It’s important to point out that the focus of Ghettoside is not police brutality or the misconduct of police officers. It’s focus is the fact that there is a “plague of murders” affecting a community that the media largely turns a blind eye to. Jill Leovy, a reporter for The Los Angeles Times, wrote the book with the knowledge that her employer was only covering about ten percent of all homicides in the city. But it does shed light on attitudes and on policy, both in policing and in society at large, that could stand to be scrutinized and reformed. #BlackLivesMatter not only in terms of police interactions, but in terms of media coverage and our prevailing attitude towards black on black crime.

My thoughts: when we call on the black community to address these problems, we overlook and diminish the ways in which they already are addressing these problems. And we, as white people wearing the blinders of privilege, make it harder for the black community to make positive differences. Our attitudes change at our convenience, not upon real conversion. We derail discussions when we respond by saying, “All Lives Matter!” And while we may follow through as far as arguing that point on social media, we fall short of demonstrating that all lives matter to us when we fail to challenge policies that maintain inequalities and preserve discrimination. If all lives truly matter, than we need to act like we matter to each other.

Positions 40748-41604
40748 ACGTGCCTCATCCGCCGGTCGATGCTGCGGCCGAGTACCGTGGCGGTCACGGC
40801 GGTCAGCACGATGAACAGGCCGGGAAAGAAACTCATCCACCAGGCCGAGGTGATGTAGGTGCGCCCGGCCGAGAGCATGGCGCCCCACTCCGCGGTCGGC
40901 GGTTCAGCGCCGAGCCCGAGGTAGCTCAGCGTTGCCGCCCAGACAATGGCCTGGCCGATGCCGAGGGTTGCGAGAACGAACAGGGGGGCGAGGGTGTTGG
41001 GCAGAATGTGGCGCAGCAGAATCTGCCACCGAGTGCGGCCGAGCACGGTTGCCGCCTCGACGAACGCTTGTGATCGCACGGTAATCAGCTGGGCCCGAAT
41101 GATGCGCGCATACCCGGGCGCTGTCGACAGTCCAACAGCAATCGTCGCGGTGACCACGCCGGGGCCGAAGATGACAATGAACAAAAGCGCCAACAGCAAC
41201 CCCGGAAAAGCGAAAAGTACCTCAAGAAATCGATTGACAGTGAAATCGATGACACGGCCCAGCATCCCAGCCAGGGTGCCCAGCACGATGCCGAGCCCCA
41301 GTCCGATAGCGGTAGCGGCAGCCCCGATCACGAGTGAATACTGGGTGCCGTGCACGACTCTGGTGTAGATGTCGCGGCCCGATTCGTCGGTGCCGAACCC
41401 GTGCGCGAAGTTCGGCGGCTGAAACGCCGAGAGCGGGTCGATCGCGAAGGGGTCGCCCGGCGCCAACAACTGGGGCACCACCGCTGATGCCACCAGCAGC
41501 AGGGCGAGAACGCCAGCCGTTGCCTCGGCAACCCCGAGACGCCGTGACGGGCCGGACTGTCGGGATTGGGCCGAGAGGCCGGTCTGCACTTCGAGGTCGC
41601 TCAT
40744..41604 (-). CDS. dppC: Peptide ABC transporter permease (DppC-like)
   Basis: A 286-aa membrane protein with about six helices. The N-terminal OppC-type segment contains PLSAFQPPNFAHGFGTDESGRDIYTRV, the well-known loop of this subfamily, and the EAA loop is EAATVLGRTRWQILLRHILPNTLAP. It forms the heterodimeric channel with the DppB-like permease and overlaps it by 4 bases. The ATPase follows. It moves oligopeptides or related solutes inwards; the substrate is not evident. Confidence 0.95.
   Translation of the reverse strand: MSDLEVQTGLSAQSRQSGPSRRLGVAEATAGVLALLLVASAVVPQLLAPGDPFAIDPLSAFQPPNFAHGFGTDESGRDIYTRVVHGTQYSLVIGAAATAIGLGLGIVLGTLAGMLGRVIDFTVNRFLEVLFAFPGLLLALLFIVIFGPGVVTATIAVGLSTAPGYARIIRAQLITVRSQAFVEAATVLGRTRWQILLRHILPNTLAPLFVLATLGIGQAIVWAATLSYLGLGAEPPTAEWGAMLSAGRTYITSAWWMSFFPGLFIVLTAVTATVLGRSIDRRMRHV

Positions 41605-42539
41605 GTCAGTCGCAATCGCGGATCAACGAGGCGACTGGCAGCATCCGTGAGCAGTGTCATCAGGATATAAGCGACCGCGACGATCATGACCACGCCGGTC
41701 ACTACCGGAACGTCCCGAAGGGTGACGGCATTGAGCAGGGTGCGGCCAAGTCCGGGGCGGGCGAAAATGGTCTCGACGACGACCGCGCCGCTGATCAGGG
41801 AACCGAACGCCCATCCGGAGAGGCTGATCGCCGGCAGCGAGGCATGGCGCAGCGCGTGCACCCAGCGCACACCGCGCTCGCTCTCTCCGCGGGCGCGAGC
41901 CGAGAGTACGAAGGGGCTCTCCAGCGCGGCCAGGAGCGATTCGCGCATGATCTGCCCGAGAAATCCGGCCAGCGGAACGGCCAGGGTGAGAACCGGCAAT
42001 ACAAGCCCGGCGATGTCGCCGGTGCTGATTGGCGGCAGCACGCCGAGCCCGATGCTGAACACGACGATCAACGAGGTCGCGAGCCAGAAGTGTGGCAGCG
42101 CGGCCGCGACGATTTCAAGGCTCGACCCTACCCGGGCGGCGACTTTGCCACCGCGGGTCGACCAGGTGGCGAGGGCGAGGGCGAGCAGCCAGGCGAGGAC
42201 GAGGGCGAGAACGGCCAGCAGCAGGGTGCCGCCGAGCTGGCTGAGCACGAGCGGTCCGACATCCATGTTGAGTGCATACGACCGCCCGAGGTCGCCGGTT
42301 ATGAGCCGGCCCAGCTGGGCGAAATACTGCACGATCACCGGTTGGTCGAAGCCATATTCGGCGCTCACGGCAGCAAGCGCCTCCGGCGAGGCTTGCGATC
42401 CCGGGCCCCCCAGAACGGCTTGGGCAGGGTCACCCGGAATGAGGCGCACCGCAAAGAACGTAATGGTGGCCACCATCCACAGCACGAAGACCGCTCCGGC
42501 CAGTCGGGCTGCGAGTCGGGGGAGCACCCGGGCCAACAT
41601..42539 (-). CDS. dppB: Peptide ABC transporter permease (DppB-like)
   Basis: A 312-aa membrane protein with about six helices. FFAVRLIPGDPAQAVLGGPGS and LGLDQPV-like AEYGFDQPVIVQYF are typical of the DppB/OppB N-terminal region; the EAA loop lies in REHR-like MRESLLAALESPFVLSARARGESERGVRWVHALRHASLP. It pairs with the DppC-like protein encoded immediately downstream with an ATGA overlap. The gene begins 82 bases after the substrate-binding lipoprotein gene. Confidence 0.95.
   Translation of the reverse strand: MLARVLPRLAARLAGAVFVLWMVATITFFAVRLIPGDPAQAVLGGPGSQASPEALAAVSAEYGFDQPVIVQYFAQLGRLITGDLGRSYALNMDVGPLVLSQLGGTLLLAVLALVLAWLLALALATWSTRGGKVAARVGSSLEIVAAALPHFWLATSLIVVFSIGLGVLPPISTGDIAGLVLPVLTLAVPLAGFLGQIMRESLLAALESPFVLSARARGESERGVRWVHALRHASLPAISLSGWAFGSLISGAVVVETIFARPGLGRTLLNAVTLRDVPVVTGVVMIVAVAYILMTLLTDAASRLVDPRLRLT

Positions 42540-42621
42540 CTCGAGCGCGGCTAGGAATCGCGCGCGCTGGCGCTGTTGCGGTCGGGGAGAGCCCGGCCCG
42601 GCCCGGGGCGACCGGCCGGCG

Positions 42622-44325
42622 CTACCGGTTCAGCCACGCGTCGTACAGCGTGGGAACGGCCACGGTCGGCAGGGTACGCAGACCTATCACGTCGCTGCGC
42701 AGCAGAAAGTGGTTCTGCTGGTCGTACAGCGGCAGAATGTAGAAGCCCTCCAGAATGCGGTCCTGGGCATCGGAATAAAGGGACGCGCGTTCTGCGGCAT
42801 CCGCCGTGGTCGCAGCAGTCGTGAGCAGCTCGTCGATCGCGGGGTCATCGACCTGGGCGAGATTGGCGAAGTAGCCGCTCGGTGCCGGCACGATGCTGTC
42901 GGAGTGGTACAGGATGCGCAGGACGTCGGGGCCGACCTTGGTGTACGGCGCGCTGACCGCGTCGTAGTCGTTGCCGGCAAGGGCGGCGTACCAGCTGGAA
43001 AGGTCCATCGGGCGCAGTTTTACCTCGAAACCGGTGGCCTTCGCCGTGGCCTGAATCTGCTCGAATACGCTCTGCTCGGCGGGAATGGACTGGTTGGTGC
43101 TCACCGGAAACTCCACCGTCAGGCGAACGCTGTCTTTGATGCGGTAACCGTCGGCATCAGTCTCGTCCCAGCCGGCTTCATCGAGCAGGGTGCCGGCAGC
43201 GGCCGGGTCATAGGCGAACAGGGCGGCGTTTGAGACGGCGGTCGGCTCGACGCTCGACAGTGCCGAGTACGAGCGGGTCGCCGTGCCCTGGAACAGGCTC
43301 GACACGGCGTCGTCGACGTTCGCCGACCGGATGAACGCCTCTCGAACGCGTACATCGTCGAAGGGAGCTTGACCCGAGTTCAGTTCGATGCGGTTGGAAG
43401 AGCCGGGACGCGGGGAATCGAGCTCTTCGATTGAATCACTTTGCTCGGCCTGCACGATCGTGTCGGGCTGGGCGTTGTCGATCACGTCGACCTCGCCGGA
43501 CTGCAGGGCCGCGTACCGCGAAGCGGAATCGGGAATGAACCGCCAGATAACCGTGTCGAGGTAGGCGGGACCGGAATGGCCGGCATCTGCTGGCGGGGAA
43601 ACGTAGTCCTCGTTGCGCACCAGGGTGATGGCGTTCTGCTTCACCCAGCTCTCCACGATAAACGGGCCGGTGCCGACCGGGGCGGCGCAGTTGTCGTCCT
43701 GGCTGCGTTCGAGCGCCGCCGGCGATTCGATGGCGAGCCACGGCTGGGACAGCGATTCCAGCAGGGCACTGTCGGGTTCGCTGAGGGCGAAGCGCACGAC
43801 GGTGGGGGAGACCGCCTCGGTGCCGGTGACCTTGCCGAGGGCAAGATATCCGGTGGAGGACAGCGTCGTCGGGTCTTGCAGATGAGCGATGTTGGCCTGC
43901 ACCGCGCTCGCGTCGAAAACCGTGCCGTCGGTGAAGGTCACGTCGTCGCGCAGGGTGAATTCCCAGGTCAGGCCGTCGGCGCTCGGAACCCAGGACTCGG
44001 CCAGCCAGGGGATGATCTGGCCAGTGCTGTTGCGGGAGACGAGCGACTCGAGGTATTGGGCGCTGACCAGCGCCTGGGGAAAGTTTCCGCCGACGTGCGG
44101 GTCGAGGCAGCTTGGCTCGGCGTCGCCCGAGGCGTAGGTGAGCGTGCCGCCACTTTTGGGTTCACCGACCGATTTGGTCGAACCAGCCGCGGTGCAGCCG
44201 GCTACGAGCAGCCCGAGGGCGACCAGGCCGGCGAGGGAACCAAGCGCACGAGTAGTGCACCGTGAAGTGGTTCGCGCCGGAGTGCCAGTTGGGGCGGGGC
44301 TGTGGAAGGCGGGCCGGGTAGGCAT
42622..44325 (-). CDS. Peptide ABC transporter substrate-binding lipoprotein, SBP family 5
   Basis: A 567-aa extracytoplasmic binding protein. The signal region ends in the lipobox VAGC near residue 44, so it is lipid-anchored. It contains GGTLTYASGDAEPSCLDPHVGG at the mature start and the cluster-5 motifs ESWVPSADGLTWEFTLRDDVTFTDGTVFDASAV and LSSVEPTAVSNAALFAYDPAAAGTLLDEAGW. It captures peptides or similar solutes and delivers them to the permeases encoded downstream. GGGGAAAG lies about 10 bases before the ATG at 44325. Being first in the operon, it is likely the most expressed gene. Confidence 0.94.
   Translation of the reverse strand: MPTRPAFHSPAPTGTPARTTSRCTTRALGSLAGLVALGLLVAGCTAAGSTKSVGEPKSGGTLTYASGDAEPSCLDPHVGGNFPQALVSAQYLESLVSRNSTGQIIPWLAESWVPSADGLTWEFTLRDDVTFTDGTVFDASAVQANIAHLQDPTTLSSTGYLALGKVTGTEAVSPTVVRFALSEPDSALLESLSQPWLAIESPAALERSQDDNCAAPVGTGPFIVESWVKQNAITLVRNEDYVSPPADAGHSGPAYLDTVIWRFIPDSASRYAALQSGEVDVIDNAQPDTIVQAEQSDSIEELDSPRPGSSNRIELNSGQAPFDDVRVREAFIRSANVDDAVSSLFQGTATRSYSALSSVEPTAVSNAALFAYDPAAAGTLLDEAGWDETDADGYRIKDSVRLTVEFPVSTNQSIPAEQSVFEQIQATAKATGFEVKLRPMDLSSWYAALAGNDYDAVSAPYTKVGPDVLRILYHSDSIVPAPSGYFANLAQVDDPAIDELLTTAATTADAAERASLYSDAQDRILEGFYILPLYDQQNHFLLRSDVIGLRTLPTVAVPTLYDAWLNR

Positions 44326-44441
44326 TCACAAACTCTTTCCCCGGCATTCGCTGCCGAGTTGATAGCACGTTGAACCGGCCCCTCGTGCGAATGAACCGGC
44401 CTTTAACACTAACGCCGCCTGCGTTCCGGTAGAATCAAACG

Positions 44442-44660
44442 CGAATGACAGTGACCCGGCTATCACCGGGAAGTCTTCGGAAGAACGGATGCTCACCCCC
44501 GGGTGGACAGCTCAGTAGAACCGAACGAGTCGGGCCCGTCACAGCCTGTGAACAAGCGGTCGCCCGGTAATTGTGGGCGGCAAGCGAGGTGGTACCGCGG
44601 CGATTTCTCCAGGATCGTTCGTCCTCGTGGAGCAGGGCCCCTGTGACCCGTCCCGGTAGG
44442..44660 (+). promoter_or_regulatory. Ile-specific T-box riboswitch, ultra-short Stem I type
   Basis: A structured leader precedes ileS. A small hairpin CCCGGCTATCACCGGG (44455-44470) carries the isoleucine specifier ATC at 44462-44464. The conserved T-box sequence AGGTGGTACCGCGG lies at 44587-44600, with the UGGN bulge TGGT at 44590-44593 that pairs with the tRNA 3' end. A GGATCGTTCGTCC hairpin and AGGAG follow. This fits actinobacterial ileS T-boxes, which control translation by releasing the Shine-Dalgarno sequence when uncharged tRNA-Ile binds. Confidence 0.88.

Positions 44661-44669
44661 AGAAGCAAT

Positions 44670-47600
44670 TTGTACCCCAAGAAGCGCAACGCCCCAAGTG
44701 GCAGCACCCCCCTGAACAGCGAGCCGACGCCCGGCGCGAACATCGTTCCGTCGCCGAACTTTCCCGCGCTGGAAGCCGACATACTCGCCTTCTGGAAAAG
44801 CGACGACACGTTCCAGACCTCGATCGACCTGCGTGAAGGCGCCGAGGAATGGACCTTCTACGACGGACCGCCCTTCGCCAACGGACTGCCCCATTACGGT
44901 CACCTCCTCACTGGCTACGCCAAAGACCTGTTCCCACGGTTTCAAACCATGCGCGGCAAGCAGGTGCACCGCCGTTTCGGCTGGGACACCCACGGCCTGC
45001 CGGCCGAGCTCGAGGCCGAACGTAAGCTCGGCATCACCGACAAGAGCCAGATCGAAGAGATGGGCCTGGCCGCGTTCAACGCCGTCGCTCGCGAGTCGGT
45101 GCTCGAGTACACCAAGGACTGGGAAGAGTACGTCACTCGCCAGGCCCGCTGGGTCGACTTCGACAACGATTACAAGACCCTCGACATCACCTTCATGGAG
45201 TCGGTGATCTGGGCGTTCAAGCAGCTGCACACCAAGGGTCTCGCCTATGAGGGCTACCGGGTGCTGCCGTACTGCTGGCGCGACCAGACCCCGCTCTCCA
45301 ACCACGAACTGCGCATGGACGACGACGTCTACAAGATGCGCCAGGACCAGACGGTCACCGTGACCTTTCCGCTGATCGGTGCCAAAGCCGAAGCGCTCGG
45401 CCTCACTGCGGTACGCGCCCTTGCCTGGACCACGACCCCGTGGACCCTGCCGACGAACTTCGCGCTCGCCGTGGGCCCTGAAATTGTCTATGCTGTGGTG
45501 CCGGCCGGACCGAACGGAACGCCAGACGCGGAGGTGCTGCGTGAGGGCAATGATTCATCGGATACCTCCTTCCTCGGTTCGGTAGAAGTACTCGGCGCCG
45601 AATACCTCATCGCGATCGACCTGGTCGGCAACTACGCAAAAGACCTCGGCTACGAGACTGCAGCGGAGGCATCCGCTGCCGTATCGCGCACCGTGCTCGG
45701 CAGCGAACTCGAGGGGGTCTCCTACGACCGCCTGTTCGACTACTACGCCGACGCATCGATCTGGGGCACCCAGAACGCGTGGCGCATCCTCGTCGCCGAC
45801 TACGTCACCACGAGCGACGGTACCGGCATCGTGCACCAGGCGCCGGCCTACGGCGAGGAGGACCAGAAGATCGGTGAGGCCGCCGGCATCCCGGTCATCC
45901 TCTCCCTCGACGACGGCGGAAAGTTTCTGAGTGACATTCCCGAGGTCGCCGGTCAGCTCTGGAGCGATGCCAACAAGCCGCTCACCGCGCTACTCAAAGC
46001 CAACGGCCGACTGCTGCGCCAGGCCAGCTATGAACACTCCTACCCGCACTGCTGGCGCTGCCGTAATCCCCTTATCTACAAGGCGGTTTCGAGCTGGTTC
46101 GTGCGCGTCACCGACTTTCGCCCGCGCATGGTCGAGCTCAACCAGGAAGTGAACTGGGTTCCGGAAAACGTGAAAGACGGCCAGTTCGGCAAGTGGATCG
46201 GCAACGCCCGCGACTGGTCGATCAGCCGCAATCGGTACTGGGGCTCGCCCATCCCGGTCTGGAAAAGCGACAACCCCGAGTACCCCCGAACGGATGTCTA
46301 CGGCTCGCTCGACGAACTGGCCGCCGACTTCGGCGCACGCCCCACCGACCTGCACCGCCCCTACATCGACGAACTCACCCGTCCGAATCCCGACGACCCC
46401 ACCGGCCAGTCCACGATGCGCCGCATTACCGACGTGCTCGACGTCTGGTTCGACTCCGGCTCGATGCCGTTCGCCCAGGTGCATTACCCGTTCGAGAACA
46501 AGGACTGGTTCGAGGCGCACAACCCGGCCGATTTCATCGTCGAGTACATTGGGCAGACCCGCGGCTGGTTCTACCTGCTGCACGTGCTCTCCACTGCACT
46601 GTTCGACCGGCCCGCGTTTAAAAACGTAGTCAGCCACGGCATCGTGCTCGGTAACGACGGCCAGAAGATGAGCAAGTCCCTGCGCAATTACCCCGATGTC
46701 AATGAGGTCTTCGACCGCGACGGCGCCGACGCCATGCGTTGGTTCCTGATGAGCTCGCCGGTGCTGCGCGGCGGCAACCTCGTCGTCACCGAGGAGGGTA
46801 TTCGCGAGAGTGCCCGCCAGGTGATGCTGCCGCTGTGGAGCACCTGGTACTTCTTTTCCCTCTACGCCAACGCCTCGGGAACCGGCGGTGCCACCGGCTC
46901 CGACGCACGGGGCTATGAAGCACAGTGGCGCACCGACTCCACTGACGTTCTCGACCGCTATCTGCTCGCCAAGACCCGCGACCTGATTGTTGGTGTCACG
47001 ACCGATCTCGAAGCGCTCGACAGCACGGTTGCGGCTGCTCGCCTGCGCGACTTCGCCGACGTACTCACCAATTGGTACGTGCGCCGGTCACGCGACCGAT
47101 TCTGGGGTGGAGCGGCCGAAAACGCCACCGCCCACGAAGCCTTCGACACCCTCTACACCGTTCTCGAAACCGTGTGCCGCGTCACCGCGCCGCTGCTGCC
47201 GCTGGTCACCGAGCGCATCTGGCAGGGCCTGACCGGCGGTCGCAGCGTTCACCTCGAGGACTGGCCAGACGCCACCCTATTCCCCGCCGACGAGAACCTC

So, white community, what if we use our white privilege for good? Acknowledge the goodness within individual police officers while addressing problems with policing, such as resource allocation and training — problems that also plague public education. Ask our government to study gun violence as a public health concern. Acknowledge that these issues are complicated and part of larger issues of prejudice that can’t be solved with hashtags alone. Listen to the points made by those most directly affected. Educate ourselves before joining the conversation. Understand that examining our own prejudices may be individually painful in the short term, but will be beneficial to our communities in the long run; it’s worth doing. When I choose to help dismantle institutional discrimination that benefits me directly, I’m actually being selfish, because I know I will reap benefits later on when my students and their families begin to experience the positive effects in their lives.

Update 7/23/16: According to NPR, the officer who shot Kinsey had actually meant to shoot Kinsey’s client.